VIDEO: Nokia N97 at the Design Studio open day


I’ve been waiting a fair old while to get my hands on a fully operational Nokia N97 and there was a glut of the little fellas at the Finnish company’s design day in London this morning.

We’ve all seen the specs and artist’s impressions of the handset before over at the pre-order website but getting all touchy feely with a phone is what really counts. The verdict in short – I really can’t fault it. For the longer version, click play on the video below.

The touchscreen on the N97 is probably what sells the device for me. These high end phones are nothing if the interface is dead to the touch and this Nokia works just as it should – perhaps without the elfin beauty of the iPhone – but it works. The fact that there are no holes spec-wise is a serious bonus too. Not many top end mobiles have got a camera with a flash, let alone that of the 5-megapixel double xenon variety.


The widget-friendly, customisable home screen drew a lot of attention at today’s event, with the idea that you can bring more than ever to the front of your S60 OS, but, for my money, it was Nokia’s developments in gesture control that stole the show.

Before you get too hot, none of this is implemented on the N97 but the company is sure that gesture control will be a feature of their next handsets. The team ran workshops in different cultures across the world to establish what physical movements might link up with an appropriate on-phone response.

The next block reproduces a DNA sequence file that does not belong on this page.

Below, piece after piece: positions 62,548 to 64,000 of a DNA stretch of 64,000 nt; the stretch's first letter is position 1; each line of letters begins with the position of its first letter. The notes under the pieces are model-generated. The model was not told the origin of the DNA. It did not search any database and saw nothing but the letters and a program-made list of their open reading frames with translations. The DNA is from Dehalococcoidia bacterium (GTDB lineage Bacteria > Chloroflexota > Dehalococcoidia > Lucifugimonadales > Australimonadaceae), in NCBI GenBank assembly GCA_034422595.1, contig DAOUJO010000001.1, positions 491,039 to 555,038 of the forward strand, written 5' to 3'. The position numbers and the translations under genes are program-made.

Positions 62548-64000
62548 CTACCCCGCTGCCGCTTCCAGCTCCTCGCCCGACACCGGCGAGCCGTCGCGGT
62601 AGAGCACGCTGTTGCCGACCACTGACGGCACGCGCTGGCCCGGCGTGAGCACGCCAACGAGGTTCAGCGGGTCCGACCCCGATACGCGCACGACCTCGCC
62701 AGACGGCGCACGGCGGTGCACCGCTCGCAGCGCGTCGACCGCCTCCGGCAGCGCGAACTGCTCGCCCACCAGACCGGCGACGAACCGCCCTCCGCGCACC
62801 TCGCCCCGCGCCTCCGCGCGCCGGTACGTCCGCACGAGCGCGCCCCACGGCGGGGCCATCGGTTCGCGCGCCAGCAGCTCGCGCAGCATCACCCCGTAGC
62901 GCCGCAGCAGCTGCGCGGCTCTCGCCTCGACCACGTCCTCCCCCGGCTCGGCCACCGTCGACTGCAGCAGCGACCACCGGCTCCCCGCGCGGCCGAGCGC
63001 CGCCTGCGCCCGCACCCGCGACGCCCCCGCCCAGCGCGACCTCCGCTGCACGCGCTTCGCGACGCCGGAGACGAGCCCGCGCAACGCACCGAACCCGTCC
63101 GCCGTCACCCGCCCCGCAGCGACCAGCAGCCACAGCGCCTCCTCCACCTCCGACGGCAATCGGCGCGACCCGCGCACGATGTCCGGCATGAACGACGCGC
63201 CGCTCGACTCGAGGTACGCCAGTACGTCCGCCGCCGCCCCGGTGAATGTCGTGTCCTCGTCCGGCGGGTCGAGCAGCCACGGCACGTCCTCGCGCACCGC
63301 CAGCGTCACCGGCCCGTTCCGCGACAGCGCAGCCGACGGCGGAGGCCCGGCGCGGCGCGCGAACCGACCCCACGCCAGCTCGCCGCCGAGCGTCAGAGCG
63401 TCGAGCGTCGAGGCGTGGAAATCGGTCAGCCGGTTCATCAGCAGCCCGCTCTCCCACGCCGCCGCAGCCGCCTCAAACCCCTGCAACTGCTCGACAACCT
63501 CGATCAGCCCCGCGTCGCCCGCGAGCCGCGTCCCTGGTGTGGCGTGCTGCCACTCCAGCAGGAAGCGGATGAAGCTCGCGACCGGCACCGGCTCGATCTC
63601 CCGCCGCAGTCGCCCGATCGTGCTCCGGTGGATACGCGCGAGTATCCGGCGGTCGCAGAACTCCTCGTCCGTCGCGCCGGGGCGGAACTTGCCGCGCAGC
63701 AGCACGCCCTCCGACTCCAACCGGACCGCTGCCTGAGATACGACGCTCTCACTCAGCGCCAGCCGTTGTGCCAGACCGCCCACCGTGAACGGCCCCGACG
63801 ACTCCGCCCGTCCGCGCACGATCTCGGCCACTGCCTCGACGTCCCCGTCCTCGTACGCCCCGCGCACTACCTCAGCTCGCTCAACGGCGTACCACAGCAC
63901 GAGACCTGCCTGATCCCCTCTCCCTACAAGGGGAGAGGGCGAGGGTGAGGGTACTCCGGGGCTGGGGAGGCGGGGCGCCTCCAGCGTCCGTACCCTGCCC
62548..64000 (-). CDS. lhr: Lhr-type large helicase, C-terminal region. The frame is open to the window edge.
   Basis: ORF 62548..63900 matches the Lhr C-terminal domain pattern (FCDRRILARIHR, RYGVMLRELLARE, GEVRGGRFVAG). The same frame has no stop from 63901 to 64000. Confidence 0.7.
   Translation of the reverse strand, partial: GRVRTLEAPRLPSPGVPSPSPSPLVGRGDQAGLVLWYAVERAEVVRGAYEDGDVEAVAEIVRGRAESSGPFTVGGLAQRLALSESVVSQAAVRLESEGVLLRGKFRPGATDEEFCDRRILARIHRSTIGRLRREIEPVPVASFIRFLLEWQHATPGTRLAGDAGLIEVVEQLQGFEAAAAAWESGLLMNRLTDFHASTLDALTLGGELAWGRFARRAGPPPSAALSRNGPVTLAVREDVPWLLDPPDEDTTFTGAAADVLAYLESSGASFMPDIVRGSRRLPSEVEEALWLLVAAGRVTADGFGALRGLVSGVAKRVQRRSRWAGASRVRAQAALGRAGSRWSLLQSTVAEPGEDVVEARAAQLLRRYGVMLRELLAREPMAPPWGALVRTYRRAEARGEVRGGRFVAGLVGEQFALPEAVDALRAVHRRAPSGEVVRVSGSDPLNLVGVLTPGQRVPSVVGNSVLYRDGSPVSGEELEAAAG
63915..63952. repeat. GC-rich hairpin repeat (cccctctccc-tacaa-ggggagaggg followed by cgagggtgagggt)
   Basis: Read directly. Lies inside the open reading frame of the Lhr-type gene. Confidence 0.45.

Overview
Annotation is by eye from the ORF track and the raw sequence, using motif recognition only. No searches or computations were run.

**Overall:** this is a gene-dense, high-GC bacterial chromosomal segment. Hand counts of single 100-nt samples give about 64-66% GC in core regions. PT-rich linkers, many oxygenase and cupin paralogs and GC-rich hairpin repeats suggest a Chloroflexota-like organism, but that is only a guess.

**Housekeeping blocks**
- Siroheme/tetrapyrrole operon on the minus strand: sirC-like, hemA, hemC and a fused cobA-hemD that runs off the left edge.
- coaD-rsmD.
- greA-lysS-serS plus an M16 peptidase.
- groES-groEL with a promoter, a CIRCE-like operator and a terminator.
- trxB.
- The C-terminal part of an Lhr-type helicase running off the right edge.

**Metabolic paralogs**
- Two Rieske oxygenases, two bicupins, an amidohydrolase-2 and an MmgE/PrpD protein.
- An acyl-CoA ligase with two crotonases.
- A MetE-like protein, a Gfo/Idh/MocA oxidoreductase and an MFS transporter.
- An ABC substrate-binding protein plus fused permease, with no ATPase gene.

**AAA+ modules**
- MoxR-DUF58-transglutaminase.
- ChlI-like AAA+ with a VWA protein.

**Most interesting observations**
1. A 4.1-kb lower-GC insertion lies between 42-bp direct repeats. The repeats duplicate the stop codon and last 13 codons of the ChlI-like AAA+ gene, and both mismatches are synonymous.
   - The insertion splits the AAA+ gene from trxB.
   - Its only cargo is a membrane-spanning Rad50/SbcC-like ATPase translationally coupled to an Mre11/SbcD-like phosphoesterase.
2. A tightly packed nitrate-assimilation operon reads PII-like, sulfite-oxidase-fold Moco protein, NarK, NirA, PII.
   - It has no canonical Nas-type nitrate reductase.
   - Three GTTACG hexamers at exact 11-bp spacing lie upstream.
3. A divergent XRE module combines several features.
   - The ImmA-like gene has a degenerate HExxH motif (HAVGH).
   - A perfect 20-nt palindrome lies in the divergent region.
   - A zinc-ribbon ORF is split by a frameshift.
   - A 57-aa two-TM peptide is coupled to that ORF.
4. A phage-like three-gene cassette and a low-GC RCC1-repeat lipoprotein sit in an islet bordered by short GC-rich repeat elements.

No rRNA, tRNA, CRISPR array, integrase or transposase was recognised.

The one that felt best was the gesture for the mapping and GPS application, as shown on the left here. I’ll leave it up to you what the kissing your mobile on the right could activate.


The trouble is, as Nokia admitted, these controls aren’t necessarily any easier than doing it by finger and thumb. Sure, not everyone in the world is going to sue them but a few of them are downright impractical. The ones for data transfer from one mobile to another look like they’d result in scratched screens and the scrolling action above is all very well and good but it makes the display impossible to read.


Come to think of it, I’m not sure I’d want to advertise that I’m lost in a foreign city by waving my expensive mobile above my head anyway.

Then point is that it’s something Nokia’s looking at. We may not see these slides come to life but expect condensed versions of something similar coming soon to a Nokia near you.